Novel Graphene Structures: Substantial Capacity Enhancement in Lithium Batteries

T.M. Paronyan, A.K. Thapa, A. Sherihy, J.B. Jasinski, S.J. Dilip Jangam
University of Louisville,
United States

Keywords: graphene, Incommensurate, foam, high capacity, lithium battery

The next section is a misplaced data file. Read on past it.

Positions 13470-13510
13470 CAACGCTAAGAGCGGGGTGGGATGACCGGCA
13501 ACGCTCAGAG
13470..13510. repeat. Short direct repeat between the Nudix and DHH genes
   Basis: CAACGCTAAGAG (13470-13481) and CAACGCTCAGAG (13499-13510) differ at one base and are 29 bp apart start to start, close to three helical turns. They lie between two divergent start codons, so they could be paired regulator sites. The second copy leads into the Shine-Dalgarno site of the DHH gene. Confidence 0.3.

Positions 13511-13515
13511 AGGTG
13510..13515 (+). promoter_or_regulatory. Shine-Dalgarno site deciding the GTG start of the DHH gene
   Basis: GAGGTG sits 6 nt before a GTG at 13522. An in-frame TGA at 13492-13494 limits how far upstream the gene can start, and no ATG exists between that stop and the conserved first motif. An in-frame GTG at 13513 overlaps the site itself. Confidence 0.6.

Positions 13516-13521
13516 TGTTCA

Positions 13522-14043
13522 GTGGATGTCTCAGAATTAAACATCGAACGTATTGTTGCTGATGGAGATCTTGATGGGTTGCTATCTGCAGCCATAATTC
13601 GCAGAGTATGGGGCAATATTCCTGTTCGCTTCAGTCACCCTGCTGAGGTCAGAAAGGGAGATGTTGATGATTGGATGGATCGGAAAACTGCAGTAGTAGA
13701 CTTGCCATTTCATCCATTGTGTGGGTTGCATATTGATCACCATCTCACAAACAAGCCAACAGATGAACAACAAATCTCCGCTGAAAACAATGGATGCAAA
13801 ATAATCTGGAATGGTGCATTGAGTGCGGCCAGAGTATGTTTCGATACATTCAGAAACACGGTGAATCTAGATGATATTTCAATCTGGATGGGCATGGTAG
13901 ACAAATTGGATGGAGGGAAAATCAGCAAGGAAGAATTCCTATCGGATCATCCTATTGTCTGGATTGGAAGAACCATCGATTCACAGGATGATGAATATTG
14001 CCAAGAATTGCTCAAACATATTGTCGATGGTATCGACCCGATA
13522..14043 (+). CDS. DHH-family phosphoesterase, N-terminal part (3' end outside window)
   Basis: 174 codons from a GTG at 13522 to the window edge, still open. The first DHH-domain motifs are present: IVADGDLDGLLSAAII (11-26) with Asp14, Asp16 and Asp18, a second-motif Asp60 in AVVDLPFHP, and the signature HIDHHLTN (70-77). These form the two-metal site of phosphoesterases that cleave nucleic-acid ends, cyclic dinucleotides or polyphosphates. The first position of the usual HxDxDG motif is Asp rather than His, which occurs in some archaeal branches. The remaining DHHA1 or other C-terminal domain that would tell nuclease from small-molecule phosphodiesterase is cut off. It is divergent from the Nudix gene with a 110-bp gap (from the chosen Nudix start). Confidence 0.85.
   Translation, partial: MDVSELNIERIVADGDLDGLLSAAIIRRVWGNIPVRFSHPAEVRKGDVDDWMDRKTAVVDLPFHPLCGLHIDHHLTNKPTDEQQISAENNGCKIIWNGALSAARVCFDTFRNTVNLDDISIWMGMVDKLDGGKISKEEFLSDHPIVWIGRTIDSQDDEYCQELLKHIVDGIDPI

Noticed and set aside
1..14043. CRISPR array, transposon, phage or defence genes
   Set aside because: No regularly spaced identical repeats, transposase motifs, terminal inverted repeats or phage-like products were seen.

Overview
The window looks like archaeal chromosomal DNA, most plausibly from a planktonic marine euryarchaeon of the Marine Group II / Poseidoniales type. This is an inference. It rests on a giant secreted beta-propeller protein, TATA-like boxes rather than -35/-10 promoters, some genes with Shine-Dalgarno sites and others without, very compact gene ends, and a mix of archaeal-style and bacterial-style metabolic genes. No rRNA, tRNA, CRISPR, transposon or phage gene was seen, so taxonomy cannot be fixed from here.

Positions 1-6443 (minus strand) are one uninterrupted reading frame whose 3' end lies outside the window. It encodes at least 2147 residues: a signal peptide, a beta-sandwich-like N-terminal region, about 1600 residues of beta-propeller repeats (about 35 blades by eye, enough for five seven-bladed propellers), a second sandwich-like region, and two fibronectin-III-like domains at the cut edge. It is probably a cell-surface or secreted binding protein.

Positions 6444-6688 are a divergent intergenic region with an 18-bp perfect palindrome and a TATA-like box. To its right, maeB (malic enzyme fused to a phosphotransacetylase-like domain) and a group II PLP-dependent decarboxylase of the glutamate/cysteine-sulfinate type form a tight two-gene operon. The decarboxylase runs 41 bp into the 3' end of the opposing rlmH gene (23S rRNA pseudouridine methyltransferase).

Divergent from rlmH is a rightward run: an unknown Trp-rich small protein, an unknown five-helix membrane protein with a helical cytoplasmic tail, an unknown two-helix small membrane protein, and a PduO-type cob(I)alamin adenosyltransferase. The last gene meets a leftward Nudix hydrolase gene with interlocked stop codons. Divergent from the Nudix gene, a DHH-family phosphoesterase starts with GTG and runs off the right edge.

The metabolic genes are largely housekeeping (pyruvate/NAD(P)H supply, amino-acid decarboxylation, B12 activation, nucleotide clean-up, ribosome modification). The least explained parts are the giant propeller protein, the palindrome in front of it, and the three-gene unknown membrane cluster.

Development of high capacity rechargeable battery anode would significantly improve the advanced energy technologies and enhance the energy efficiency of many economic markets, particularly electric grid storages and renewables. Recently, major research has been directed in finding new anode materials capable of hosting more lithium and hence, delivering higher energy densities. Graphite, consisting of commensurately-stacked infinite layers of graphene, is the commonly used anode material in lithium-ion batteries (LIBs) due to its high energy density and high power density, though with limited capacity (372 mAh/g). The limited capacity is caused by low diffusion of lithium into interplanar spaces of commensurately-stacked graphene layers. Here we present a feasible fabrication technique of novel graphene structures using commercial Nickel and Copper powders by CVD method. High-quality 3D porous structures were created, which consist of up to 93% of incommensurately-stacking multilayer graphene (IMLG) (Figs. 1a,b). This IMLG graphene can be considered as a new type of “graphite-like” structure with new physical and electronic properties, where the interplanar interaction forces are significantly weaker as compared to graphite. IMLG pristine structures were applied as an anode material in LIBs coin cells exhibits four times higher reversible capacity up to 1540 mAh/g (Sample 1 in Fig. 1) than the theoretical capacity of graphite. This high capacity remains stable throughout long-term cycling under high current density. Structural and binding analyses of IMLG electrodes revealed that lithium atoms reversibly intercalate/de-intercalate within incommensurately-stacked layers, followed by a further flexible rearrangement of layers for a long-term stable cycling. The retained capacity remains over 93% throughout hundred cycles by reaching up to 100% Coulombic efficiency for LiC2 stoichiometry (1116 mAh/g capacity) (Samples 2,3 in Fig. 1). C-rate testing of high capacity cells demonstrated stability under higher current densities which make these cells feasible. Graphene foam of 19-93% incommensurate fraction was tested throughout hundred cycles and revealed an increase of reversible capacity from 410 mAh/g up to 1540 mAh/g by a decrease of stacking commensurateness of layers (Fig. 2). Specific capacity shows the nonlinear dependence of incommensurate fraction by reaching the maximum capacity of 1674 mAh/g that corresponds to Li3C4. This nonlinear dependency allows us to consider also other factors affecting the reversible capacity such as the number of graphene layers that participate in charge transfer. Based on our observations on lithiated graphene electrodes, the X-ray probing and HRTEM analysis led us to propose a new model of Lithium insertion into multilayer structures where capacity varies N number of graphene layers according to Li(N+1)C2N formula in which all carbon hexagons are occupied by lithium atoms. The specific capacity increases as the number of graphene layers decrease achieving maximal in a bi-layer configuration corresponding to Li3C4 stoichiometry. In fact, incommensurate graphene layers provide fully intercalation of lithium without any damage in graphene structure and are capable of stable long-term charge-discharge cycling. An effective capacity increase over six times compare to commercial graphite promises the feasibility of the rapid development of lightweight, cost-efficient, high-capacity secondary batteries.